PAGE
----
Frequently Asked Questions - All FAQs

FAQs - All FAQs
Advance care planning is a process and a conversation.  Steps include:
  • Understand your current health situation.
  • Identify your health care agent.  Who will speak for you when you cannot speak for yourself?
  • Have a conversation with your agent, family and other loved ones to share your health care wishes and preferences.
  • Complete a health care directive document.
  • Distribute copies of your completed health care directive to your agent, your doctor(s), and others who will be involved in your care.
  • Update your health care directive when changes occur. 
Advance care planning is for every adult 18 years of age or older.
Most health care systems in the Twin Cities and other areas have classes and/or facilitators who can guide you.  Click here for contact information. 

The Honoring Choices office can also help you find a volunteer facilitator to work with you if your clinic is not listed.  Email us to learn more.
A health care directive is a legal document that records your health care agent, as well as your health care wishes and preferences.  This document is used as a communication tool when you cannot speak for yourself.  It helps guide your agent, family, loved ones, and physician in honoring your wishes. 
We suggest everyone 18 years of age or older complete a health care directive.
An agent is a person you choose to represent your health care wishes if you are unable to speak for yourself.  Choose someone who is at least 18 years old, fully understands your beliefs and values about medical care, and is not easily intimidated by others.  Choose someone who will be an advocate for you, can make decisions under stress, and can cope with making difficult life and death decisions.  The term agent may also be referred to as proxy or power of attorney for health care.
Yes and no.  A living will is generally more limiting because you only make decisions about life sustaining procedures, and it may not identify a person to speak on your behalf as your agent.  A durable power of attorney for health care is needed for that.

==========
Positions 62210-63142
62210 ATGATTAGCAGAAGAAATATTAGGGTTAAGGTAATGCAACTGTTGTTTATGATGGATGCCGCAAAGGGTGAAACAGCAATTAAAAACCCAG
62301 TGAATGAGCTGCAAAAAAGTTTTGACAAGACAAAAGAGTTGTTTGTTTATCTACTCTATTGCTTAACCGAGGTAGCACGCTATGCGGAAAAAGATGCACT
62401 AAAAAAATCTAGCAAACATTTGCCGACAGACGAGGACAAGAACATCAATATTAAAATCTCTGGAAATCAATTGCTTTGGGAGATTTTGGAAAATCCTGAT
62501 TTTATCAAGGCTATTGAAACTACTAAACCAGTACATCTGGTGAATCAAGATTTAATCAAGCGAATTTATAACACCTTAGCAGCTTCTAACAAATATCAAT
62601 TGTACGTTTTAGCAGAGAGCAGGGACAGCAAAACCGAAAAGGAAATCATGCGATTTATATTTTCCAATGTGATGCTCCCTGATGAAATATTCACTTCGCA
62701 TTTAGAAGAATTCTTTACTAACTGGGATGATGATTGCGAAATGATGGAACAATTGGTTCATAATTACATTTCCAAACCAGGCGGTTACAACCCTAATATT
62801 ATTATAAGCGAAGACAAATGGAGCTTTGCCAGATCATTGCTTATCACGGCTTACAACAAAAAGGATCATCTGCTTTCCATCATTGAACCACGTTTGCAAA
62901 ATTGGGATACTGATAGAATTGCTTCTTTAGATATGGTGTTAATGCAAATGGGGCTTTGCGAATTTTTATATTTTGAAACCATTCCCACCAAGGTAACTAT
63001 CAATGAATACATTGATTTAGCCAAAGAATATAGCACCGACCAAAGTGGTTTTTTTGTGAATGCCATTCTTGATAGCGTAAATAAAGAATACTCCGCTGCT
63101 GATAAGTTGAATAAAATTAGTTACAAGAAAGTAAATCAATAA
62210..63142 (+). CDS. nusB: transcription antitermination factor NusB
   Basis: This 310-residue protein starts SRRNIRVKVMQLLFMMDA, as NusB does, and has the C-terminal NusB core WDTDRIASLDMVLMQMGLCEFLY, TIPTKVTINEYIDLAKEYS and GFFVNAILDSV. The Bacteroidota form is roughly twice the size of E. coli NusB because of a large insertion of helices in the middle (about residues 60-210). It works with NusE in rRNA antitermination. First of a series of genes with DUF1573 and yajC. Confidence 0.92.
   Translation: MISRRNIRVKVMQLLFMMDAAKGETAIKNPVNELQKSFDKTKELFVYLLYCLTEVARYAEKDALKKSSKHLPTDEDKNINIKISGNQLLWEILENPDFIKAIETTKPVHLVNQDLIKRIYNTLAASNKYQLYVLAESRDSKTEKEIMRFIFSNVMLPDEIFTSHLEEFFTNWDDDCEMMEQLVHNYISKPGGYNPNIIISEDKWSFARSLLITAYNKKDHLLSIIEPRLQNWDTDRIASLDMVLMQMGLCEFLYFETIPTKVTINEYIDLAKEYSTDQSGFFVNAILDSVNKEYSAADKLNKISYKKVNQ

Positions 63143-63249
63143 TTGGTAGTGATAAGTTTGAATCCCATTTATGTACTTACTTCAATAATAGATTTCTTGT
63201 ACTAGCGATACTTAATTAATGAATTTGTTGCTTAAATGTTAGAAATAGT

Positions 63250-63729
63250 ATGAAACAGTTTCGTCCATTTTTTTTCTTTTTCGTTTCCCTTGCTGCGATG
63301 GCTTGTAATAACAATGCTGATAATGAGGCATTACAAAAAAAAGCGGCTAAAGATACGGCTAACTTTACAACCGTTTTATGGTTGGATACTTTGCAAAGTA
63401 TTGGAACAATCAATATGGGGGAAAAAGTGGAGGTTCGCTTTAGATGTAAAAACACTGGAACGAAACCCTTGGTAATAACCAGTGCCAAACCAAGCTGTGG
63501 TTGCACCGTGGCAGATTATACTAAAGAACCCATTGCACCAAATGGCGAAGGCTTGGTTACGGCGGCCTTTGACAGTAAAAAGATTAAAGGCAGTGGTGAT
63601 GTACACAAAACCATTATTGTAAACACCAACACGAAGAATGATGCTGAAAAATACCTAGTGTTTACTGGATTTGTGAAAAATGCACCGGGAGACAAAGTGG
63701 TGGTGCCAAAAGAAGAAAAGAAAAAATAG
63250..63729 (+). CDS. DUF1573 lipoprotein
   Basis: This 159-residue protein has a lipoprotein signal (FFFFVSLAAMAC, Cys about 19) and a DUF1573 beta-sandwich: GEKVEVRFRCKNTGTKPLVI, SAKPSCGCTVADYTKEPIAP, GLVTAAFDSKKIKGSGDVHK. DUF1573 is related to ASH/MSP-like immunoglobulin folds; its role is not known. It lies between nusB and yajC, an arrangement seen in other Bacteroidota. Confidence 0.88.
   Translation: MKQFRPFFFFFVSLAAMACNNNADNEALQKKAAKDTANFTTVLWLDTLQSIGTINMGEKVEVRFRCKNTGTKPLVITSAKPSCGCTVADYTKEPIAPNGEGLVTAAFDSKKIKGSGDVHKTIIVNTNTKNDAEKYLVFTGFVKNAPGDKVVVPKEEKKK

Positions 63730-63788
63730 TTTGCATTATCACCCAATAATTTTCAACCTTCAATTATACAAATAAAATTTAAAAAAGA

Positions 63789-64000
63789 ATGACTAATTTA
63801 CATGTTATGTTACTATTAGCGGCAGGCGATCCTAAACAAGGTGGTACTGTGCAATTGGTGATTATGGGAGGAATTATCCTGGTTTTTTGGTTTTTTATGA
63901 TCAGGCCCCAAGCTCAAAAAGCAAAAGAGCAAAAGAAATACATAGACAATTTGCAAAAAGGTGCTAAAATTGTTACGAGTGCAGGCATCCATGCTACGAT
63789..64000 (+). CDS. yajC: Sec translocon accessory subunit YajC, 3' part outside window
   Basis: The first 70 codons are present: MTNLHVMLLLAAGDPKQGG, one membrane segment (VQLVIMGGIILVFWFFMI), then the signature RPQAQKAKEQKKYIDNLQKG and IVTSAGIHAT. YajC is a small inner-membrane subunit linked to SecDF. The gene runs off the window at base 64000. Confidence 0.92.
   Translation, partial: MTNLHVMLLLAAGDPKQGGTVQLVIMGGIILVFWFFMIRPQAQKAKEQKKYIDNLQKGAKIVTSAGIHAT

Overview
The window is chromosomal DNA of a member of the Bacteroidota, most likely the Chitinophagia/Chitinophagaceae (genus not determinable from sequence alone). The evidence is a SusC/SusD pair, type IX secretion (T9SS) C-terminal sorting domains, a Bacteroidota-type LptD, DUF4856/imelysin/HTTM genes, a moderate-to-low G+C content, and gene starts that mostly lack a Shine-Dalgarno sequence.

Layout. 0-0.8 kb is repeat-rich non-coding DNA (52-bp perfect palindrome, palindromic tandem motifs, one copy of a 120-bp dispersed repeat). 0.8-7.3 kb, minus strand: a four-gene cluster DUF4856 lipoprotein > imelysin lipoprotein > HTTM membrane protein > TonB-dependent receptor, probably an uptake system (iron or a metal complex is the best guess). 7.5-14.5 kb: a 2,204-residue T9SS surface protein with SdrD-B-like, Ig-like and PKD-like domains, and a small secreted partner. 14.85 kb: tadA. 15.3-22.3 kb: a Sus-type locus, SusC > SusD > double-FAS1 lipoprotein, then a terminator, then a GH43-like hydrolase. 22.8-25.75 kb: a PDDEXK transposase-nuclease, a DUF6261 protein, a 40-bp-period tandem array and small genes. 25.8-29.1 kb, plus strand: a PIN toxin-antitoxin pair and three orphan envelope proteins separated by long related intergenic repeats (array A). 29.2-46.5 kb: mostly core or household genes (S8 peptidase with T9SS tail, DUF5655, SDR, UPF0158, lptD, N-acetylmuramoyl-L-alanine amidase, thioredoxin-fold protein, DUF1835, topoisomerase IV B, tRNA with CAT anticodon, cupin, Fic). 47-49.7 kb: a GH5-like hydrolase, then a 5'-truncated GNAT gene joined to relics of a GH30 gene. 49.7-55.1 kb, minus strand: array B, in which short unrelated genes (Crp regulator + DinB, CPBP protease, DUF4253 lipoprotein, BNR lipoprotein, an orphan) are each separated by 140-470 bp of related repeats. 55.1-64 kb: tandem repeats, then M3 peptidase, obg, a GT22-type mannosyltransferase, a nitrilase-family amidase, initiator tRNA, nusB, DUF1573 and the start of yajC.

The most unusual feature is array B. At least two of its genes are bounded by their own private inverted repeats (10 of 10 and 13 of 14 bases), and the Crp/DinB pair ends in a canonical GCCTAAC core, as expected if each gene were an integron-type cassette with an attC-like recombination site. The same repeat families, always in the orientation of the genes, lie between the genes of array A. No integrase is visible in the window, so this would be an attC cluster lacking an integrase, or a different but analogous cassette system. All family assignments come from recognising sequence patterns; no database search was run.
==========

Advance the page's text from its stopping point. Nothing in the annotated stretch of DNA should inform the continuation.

A health care directive combines both components -- decisions about health care treatments and naming an agent -- in one document. 
Five Wishes is a very similar document to the health care directive.  Five Wishes details wishes and preferences along with naming an agent in a format that is more narrative in style.  Five Wishes is not recognized in all states, however it is approved in Minnesota.
Honoring Choices Minnesota will be happy to mail you a copy (request one by clicking here), or you can print a copy yourself from our website.  Click here to be routed to our health care directive page.  Scroll down the page to pick the language and format (PDF or Word) you prefer.
No.  A properly filled-out health care directive is a legal document, and no attorney is required to be involved.

To meet Minnesota state law as a legal document, the following must occur:

  1. The document must be in writing.
  2. It must clearly state your name and the date you are writing it.
  3. It must include either a named agent, or your treatment choices, or both.
  4. It must be signed.
  5. It must be witnessed either by a notary public, or by two adult witnesses (neither of whom are your agent, and at least one of whom is not a member of your health care team.)  Ideally witnesses are individuals who are not related to you, but someone who can attest that you are the person signing the form (friends, neighbors, etc.)

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1300 Godward Street NE, #2000
Minneapolis, MN 55413
612.623.2885  •  Email Us